Vannevar Bush's "roomful of girls"
Vannevar Bush may have been a technological visionary, but, like most writers in the 1940s, his predictions are rife with myopic gender expectations that changed every bit as much as the technology. In "As we may think
," the 1945 article worshipped by librarians and HCI folk around the world, he talks about scientists and assistants. The scientists (and mathematicians, and really, anyone doing any kind of higher thinking) are all men, and the assistants (stenographers, typists) are all women. For example:
"[A computer] will take instructions and data from a roomful of girls arms with simple keyboard punches, and will deliver sheets of computed results every few minutes."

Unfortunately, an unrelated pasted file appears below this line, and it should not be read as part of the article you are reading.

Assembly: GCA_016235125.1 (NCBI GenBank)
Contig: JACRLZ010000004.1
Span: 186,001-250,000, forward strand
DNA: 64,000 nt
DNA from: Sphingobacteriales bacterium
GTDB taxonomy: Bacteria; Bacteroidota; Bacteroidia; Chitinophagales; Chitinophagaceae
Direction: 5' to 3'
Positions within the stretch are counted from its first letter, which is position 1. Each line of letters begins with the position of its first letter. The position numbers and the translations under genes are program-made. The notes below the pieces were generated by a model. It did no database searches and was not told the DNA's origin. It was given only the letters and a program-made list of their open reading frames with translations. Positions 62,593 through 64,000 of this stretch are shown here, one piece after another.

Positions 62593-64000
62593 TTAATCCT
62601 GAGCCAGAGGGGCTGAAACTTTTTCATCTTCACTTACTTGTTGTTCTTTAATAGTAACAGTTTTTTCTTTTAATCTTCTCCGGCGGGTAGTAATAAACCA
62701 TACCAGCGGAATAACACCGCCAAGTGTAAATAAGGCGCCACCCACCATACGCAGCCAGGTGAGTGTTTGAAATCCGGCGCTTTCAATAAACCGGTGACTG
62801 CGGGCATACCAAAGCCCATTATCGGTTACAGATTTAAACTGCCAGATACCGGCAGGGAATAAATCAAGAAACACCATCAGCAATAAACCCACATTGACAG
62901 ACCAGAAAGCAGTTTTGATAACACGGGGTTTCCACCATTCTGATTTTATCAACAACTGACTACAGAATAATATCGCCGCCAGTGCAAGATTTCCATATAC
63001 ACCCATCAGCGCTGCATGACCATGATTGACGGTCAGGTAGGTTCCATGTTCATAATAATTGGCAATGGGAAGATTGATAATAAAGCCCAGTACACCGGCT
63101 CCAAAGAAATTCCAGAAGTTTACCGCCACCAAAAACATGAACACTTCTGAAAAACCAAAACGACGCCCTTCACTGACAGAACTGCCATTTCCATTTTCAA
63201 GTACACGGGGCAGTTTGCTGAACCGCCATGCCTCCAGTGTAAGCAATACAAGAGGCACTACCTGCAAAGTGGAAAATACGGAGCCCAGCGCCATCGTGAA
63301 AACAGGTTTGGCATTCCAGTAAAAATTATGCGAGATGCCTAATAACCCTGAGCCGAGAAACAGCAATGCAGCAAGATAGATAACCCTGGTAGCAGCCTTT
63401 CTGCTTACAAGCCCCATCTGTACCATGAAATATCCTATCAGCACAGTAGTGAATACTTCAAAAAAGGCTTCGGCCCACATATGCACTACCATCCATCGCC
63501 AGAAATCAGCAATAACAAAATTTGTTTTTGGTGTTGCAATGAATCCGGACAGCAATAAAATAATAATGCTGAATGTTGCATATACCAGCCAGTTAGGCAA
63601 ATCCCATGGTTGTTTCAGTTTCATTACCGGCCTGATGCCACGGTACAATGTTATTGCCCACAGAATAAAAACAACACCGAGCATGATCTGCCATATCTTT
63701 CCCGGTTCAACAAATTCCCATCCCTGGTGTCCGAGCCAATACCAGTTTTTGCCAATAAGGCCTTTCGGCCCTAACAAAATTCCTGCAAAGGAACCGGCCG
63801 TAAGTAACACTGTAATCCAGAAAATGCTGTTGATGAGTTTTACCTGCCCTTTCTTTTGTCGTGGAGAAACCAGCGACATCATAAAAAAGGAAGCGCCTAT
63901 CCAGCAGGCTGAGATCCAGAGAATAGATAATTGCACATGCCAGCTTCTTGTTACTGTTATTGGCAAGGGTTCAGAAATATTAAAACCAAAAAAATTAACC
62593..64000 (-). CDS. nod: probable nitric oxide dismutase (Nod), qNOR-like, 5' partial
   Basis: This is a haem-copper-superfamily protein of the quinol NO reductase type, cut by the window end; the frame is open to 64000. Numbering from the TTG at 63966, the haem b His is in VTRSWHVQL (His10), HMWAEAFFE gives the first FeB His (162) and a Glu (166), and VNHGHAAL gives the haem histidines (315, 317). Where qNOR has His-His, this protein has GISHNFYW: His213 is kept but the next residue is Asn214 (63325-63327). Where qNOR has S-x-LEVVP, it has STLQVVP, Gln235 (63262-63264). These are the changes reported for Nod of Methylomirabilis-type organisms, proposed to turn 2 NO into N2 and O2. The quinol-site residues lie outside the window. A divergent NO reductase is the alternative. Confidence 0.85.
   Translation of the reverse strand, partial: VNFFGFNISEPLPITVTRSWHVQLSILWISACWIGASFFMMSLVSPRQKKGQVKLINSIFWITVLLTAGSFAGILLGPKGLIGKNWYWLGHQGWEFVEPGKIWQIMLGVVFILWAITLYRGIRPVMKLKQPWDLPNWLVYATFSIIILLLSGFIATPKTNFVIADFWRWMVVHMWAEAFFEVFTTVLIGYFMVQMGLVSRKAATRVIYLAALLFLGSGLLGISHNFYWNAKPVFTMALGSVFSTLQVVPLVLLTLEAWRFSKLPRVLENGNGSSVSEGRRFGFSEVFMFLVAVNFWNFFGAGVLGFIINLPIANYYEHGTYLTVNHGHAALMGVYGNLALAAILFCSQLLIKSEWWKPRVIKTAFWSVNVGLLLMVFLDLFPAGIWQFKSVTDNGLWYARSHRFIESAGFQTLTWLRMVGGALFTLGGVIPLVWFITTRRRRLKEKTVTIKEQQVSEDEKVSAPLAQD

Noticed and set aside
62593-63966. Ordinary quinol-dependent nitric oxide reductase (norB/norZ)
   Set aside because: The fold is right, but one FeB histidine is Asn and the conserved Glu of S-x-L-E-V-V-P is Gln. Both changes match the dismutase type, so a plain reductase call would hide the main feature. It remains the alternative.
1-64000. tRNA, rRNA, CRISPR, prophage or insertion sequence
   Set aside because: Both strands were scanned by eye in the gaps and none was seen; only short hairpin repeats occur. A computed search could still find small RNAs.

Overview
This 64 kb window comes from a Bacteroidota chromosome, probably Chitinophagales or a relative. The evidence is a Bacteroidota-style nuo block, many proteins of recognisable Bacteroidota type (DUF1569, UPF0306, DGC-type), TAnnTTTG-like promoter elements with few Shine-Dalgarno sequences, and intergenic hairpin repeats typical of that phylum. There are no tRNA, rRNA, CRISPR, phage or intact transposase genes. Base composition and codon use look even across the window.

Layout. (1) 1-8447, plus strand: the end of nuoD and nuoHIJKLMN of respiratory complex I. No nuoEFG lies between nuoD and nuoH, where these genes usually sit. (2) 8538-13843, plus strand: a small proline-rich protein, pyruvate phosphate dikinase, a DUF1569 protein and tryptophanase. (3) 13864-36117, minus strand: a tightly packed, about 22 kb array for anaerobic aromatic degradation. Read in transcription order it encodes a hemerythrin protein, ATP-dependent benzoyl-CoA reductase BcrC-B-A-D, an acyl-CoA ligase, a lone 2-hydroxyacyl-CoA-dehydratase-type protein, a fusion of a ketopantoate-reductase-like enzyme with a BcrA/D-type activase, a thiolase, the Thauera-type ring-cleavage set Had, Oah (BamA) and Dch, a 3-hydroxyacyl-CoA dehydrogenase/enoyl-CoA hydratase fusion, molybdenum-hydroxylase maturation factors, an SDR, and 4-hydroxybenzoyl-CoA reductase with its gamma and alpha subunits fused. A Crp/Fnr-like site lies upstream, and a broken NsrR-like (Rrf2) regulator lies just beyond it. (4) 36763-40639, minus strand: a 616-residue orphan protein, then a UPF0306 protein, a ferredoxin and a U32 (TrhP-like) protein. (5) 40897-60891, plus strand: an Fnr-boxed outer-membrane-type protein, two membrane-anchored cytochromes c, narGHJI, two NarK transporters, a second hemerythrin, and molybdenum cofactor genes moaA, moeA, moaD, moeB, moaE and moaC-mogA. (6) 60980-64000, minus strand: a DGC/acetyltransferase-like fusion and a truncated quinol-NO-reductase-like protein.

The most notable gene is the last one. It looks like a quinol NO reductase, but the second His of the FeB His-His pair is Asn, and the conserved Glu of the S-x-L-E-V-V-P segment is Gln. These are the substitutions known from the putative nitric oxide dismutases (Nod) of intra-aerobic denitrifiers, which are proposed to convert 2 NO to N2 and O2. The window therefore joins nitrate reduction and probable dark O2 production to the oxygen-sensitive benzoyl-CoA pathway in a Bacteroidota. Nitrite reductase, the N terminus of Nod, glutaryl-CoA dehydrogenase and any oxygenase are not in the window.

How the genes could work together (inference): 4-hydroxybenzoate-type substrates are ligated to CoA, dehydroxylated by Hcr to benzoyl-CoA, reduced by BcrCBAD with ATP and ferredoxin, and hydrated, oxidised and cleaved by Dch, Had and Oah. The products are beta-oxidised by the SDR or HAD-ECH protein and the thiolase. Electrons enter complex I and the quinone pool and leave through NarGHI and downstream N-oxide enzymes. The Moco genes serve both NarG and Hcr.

It's insulting, humorous, and forgivable--in that order--to read Bush. Given the historical context, of course his experience was with roomsful of women piecing away at WWII cryptography. All of the big writers are guilty of it. Englebart (1963) talks of "augmenting man's intellect" and Licklider (1960) describes "man-computer symbiosis." But it's too bad their enlightenment wasn't reflected in gender-neutral pronouns.